SEBI has identified issues in FOPs regarding inconsistent grievance redressal systems and lack of independent review. To tackle this, investors in SM REITs can now file complaints against managers through SEBI SCORES, an online platform for grievances against SEBI-regulated entities. This ensures a standardized and transparent process for addressing investor concerns within the real estate sector.

Past Concerns Regarding Fractional Ownership

In the past, there have been some concerns regarding the safety of fractional ownership of real estate. This is because there was a lack of regulations governing this sector. This lack of regulation could potentially expose investors to several risks, including:

  • Risk of fraud: Fraudulent operators could enter the market and sell fractional ownership interests in properties that did not exist or were not adequately valued.
  • Lack of transparency: Without regulations, investors were not guaranteed to receive the information they needed to make informed investment decisions.
  • Illiquidity: It can be difficult for investors to sell their fractional ownership interests, especially if there is no secondary market for such investments.

Benefits of Fractional Ownership of Real Estate

Fractional ownership of real estate can offer several benefits to investors, including:

  • Accessibility: Fractional ownership makes real estate investment more accessible to a broader range of investors, including those with limited capital.
  • Diversification: Fractional ownership allows investors to diversify their investment portfolio across multiple properties. This can help to reduce overall investment risk.
  • Potential for high returns: Real estate can be a good hedge against inflation and offer the potential for high returns on investment.
  • Passive income: Investors in fractional ownership can earn passive income from the rental income generated by the property.

Potential Drawbacks to Consider

While fractional ownership of real estate offers several benefits, there are also some potential drawbacks to consider, including:

  • Liquidity: Fractional ownership investments can be less liquid than traditional real estate investments. Selling your fractional ownership interest quickly may be difficult, especially if no secondary market is available.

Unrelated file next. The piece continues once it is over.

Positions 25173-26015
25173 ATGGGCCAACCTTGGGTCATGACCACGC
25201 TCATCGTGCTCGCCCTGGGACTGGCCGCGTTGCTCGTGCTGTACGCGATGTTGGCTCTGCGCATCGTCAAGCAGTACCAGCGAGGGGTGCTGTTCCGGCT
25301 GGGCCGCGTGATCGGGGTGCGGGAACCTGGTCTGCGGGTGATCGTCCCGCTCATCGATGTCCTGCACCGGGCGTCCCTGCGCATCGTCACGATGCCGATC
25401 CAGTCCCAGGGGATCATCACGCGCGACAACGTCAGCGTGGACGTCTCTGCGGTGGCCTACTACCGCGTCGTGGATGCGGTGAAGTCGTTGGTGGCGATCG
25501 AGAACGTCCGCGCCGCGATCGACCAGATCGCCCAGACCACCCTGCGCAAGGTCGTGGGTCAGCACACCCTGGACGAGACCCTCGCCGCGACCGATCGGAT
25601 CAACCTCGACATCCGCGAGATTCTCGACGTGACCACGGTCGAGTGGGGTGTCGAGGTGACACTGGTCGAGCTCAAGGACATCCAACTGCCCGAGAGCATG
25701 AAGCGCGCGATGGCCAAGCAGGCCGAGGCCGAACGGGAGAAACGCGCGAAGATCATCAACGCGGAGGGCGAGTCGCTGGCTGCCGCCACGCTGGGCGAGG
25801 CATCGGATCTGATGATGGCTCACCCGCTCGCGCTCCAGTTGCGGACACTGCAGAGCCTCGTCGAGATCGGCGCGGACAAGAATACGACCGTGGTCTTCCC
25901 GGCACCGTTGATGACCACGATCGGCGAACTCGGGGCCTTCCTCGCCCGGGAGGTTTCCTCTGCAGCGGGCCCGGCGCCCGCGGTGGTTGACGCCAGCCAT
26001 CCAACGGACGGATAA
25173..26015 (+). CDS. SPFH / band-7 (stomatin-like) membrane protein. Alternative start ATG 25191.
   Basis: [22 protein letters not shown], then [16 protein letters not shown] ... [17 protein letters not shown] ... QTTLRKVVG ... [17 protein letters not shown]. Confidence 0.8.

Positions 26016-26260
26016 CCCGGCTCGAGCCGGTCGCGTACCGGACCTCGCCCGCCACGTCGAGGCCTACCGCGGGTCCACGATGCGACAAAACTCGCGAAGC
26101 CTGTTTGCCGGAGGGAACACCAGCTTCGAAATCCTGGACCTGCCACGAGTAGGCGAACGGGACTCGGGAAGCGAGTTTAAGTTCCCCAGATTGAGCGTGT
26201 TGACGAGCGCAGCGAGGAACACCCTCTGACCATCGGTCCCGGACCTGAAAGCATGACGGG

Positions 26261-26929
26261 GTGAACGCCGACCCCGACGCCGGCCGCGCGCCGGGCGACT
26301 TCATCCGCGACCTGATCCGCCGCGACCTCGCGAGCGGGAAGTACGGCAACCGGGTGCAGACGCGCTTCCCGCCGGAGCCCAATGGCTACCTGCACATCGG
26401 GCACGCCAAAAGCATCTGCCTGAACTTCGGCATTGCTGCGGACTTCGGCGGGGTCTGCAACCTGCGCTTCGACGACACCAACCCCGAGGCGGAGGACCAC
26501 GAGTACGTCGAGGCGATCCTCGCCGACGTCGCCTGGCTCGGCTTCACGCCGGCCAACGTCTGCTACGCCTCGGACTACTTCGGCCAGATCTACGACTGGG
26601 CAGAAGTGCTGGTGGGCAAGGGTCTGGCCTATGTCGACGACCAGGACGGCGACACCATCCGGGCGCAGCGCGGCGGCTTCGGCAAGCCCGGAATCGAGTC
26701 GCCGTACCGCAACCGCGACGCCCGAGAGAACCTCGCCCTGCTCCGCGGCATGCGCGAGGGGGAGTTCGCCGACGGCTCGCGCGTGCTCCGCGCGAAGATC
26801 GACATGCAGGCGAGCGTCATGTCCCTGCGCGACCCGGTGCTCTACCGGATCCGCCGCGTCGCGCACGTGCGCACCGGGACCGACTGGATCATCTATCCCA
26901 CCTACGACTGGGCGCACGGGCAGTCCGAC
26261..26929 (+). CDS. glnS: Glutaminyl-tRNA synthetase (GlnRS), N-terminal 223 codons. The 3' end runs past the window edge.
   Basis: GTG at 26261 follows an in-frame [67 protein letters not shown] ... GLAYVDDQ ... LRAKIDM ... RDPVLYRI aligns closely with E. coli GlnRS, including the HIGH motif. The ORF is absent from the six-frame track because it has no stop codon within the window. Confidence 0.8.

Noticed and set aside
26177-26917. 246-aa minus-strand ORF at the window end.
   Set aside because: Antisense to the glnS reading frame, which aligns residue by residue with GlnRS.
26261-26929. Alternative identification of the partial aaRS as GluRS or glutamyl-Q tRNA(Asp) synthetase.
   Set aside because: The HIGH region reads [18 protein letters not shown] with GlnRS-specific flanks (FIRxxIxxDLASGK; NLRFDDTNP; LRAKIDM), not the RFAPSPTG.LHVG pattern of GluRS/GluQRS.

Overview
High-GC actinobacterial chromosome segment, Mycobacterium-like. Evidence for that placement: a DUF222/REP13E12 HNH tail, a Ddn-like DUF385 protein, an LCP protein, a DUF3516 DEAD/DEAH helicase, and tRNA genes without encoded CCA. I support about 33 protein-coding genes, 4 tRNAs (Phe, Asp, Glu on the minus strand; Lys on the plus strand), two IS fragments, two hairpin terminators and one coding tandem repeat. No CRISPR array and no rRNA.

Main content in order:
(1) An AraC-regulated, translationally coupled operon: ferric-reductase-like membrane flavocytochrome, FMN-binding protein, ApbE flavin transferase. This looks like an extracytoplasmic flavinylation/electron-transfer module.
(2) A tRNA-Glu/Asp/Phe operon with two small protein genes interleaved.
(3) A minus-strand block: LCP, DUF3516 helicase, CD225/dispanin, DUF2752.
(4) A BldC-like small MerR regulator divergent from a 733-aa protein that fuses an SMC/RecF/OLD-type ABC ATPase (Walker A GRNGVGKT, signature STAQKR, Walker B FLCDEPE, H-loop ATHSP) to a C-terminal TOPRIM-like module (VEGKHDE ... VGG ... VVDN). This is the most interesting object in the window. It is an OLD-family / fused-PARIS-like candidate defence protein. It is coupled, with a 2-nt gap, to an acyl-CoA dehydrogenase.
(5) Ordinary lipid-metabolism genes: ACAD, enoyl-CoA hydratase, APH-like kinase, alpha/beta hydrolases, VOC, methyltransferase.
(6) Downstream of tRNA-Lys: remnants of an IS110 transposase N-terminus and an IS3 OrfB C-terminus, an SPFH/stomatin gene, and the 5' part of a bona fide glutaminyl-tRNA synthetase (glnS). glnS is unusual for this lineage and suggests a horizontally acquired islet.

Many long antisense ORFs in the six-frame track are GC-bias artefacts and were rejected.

• Management fees: Fractional ownership platforms typically charge management fees to investors, which can reduce returns.
  • Dependence on property manager: As a fractional owner, you rely on the property manager to take care of the property and generate rental income. Choosing a reputable property manager with a good track record is important.


Fractional ownership of real estate is a new and evolving asset class. Introducing new regulations by SEBI is a positive step that will help make this asset class safer for retail investors. Fractional ownership can offer several benefits to investors, but it is important to be aware of the potential drawbacks. Before investing in fractional ownership, it is important to carefully consider your investment goals and risk tolerance.


  1. What is Fractional Real Estate, and how does it work?

    Fractional real estate allows you to invest in a portion of a property rather than the entire thing. Imagine co-owning a luxurious apartment building with other investors. You'd get a share of the rental income and potential property value increase, proportional to your ownership stake.

  2. I'm worried about the risks. How is SEBI making Fractional Real Estate safer?

    SEBI has introduced regulations addressing fraud, transparency, and liquidity concerns. They've set minimum investment amounts, ensured properties are income-generating, mandated detailed prospectuses, and are exploring ways to improve the ease of selling your fractional ownership.

  3. What are the benefits of Fractional Real Estate with SEBI's involvement?

    SEBI's regulations offer peace of mind. Now, you can access high-end properties with a smaller investment, diversify your portfolio across multiple properties, and potentially earn passive income from rentals – all with a framework designed to protect investors.

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I’m Archana R. Chettiar, an experienced content creator with
an affinity for writing on personal finance and other financial content. I
love to write on equity investing, retirement, managing money, and more.